Oops, Beets!

Sooooooo I broke one of the fundamental rules of the kitchen. I started a recipe before I made sure I had everything I need. In this case, it wasn’t any ordinary cooking project; it was a canning project. The thing I was missing wasn’t some easily substituted ingredient; it was a piece of equipment (or, more accurately, a piece of a piece of equipment). I had not used my pressure canner since I moved a year and a half ago. The gauge was exactly where I expected it to be, but the pressure regulator weight has gone missing!

By the time I realized this, I already had many, many pounds of beets cleaned and boiling on the stove. Insert facepalm here. So, when a thorough search did not turn up the weight, I decided to finish making the recipe. We used some immediately, and I froze the rest. Who knows if it’ll hold up in the freezer, but it’s better than nothing!

The recipe is one I’ve done before – Orange Thyme Beets.

Last night, I used some of the beets, chopped and mixed with couscous, as a side with dinner. Today at lunch, I took leftovers of that mix and added feta cheese that I’ve had marinating in olive oil and herbs from my garden. It was delicious both ways. So, not a complete loss!

The CSA Cookbook

OK, so it’s been quite clear so far in my blogging journey that Thug Kitchen is my favorite cookbook, and quite frankly, my default place to turn when I’m not sure what to do with my vegetables. Now we’ll get our first (of hopefully many) chance to see that I do, in fact, have some variety and range in my sources.

Linda Ly’s cookbook couldn’t have a more straightforward name if it tried – The CSA Cookbook. Subtitled: No-waste recipes for cooking your way through a community supported agriculture box, farmers’ market, or backyard bounty.

Well, then. Amazon impulse purchase back in the spring? Yes, ma’am!

I’ve only scraped the surface of what Ms. Ly shares in this book, but what has impressed me so far is how truly she does provide ways to use what would otherwise be waste, and today I’m focusing on herbs.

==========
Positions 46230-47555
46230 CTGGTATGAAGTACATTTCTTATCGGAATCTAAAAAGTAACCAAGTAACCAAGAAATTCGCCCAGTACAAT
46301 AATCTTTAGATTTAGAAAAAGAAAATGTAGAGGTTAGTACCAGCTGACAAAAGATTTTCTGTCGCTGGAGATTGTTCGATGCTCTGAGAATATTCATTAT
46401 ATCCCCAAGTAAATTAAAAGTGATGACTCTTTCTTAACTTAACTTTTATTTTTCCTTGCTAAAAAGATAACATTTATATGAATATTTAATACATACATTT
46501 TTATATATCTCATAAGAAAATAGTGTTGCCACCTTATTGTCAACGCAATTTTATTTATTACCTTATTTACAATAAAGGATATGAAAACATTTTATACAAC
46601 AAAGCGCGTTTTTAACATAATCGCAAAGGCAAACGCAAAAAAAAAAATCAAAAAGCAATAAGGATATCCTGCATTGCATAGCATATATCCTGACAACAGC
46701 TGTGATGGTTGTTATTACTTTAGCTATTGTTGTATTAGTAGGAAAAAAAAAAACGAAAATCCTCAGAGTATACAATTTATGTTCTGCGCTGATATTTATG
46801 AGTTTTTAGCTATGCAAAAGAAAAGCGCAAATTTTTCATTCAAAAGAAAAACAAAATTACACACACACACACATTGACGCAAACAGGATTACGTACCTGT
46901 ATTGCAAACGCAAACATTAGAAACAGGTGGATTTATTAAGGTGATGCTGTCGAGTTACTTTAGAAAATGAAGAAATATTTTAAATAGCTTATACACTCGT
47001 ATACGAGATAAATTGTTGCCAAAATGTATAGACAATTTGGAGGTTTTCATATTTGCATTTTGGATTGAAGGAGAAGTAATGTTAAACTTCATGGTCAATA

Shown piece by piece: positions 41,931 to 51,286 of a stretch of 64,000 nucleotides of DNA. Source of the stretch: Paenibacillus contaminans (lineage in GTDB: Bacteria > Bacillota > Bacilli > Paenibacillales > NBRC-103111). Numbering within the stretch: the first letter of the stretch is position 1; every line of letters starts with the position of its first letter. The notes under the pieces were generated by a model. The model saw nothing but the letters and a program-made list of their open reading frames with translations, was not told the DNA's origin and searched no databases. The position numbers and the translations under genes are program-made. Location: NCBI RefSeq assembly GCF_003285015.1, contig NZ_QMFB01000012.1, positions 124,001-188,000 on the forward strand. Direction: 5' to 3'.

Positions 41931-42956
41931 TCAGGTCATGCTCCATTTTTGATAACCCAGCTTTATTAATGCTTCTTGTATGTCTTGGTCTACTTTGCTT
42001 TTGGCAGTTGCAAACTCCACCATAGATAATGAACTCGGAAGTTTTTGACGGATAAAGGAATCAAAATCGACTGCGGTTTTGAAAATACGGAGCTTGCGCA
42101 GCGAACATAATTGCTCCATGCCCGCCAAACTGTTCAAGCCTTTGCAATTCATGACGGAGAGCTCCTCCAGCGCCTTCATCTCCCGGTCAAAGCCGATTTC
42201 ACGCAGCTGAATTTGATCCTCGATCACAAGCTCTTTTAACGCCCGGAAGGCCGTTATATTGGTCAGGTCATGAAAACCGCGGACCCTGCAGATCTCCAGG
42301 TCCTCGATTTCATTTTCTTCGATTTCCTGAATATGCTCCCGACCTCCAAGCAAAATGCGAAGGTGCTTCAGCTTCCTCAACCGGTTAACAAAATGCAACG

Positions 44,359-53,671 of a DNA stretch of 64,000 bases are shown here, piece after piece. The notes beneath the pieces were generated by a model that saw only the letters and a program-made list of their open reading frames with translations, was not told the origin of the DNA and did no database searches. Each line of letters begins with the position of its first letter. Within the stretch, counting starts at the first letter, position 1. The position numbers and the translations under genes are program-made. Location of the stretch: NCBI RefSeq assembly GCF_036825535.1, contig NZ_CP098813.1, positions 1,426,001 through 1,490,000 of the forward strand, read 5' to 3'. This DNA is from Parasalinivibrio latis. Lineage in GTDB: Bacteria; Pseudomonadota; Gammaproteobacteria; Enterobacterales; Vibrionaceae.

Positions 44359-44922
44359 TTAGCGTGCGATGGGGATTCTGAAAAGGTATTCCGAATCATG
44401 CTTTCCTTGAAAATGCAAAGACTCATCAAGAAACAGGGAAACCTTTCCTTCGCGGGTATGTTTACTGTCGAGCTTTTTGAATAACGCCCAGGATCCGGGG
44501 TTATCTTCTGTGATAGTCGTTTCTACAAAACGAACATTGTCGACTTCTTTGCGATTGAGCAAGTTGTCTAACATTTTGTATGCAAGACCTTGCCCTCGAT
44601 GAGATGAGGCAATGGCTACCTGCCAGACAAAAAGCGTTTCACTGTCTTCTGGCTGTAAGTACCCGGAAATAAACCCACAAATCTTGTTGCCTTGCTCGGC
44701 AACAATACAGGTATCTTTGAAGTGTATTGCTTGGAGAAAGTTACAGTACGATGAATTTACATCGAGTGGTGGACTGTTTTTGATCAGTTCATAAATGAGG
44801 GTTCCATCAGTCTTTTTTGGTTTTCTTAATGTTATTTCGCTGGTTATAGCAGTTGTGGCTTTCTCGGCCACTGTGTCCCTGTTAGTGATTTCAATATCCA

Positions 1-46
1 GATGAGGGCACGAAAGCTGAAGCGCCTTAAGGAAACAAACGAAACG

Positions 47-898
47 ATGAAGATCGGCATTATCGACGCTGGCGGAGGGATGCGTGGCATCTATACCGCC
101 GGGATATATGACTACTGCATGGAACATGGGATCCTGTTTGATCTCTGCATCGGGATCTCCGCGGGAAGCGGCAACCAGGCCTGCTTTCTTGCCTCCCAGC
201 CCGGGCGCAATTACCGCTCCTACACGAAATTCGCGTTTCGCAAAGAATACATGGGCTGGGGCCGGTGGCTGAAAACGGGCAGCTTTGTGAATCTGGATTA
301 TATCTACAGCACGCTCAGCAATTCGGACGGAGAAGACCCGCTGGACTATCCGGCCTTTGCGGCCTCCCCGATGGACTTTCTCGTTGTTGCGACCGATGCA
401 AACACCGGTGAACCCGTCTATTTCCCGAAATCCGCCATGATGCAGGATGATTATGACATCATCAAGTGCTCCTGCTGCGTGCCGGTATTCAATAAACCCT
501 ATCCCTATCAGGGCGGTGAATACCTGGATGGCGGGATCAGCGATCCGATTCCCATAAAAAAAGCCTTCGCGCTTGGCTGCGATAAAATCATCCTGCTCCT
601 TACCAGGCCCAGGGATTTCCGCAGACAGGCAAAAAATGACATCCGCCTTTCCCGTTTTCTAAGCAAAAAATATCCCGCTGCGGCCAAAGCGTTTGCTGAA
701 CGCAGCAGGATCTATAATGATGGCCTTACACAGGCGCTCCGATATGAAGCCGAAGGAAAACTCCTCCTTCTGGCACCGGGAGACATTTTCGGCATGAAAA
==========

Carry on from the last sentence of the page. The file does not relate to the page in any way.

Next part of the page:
No matter how vigilant you are, at some point in the season, you can pretty much guarantee your basil plant is going to “bolt.” It’ll send up flowers that, while pretty and apparently a huge favorite of the bees that hang out in my yard, are kind of awkward to do anything with. When I snap them off, I historically have just used them to stuff a chicken, or added them to my stock bag.

Then I discovered Ms. Ly’s recipe for infused vinegar. My first batch is still steeping – it takes 2 weeks, minimum – but I’m optimistic for it! The vinegar (in my case, white vinegar, though she suggested that one might try champagne vinegar to be fancy – perhaps a future batch. steeps with the basil flowers and orange peel.

We’re already big fans in this household of another of her steeping suggestions: feta cheese with herbs. She gives instructions for using up all the ends of the bundles of herbs that you have sitting in your freezer. Some of her suggestions end up as salad dressings, but this has become a favorite appetizer in our house. My current batch is steeping with garlic chives from the share this week.

Long story short, if you find yourself at a loss for how to handle odds and ends of your share, and you want a cookbook that shepherds you through making the most of the season, this cookbook is right for you. There’s definite truth in advertising with her title.